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Showing content with the highest reputation on 01/24/2019 in all areas

  1. 2 points
    It is an either or situation. The deduction is the smaller of 20% of QBI or 20% of taxable income as adjusted (in the simplest! form - assuming under the phaseout range.) That's why I am not telling anyone they will get 20% of their business income as a deduction. Like everything else in tax law, IT DEPENDS!
  2. 1 point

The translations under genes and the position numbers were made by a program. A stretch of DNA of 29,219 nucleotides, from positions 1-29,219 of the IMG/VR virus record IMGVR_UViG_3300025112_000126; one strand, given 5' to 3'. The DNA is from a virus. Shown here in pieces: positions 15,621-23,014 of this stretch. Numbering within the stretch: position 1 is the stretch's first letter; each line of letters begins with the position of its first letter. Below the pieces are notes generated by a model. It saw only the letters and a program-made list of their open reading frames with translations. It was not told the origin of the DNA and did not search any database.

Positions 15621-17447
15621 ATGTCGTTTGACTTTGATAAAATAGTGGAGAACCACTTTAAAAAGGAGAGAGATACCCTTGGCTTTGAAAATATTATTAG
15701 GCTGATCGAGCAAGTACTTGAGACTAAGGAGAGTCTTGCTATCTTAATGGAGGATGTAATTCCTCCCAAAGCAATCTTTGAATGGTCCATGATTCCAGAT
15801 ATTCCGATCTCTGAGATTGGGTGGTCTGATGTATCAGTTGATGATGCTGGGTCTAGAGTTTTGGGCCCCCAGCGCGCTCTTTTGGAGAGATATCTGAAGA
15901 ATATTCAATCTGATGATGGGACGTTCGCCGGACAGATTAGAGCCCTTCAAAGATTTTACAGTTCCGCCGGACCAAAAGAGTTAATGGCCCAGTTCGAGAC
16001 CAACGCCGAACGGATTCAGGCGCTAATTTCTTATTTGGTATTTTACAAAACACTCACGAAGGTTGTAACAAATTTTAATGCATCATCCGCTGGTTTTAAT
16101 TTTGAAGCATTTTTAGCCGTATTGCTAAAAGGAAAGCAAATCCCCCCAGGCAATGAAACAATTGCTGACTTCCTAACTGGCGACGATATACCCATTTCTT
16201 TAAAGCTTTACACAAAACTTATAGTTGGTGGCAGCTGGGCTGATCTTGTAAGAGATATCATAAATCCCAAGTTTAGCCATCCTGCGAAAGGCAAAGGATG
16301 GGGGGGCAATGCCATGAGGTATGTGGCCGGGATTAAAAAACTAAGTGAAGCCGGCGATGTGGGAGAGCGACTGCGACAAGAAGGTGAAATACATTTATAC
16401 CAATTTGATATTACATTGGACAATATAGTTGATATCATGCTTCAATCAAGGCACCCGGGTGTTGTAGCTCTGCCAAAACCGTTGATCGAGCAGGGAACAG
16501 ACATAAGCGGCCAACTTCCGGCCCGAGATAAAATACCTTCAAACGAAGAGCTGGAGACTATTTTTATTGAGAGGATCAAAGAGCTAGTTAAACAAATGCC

It is actually correct From the Form 8863 instructions: "Tax-free educational assistance. For tax-free educational assistance received in 2018, reduce the qualified educational expenses for each academic period by the amount of tax-free educational assistance allocable to that academic period. See Academic period, earlier. Tax-free educational assistance includes: 1. The tax-free part of any scholarship or fellowship grant (including Pell grants); 2. The tax-free part of any employer-provided educational assistance; 3. Veterans' educational assistance; and 4. Any other educational assistance that is excludable from gross income (tax free), other than as a gift, bequest, devise, or inheritance. TIP: You may be able to increase the combined value of an education credit if the student includes some or all of a scholarship or fellowship grant in income in the year it is received. [emphasis added] Generally, any scholarship or fellowship grant is treated as tax-free educational assistance. However, a scholarship or fellowship grant isn't treated as tax-free educational assistance to the extent the student includes it in gross income (the student may or may not be required to file a tax return) for the year the scholarship or fellowship grant is received and either: • The scholarship or fellowship grant (or any part of it) must be applied (by its terms) to expenses (such as room and board) other than qualified education expenses, or • The scholarship or fellowship grant (or any part of it) may be applied (by its terms) to expenses (such as room and board) other than qualified education expenses. [emphasis added]"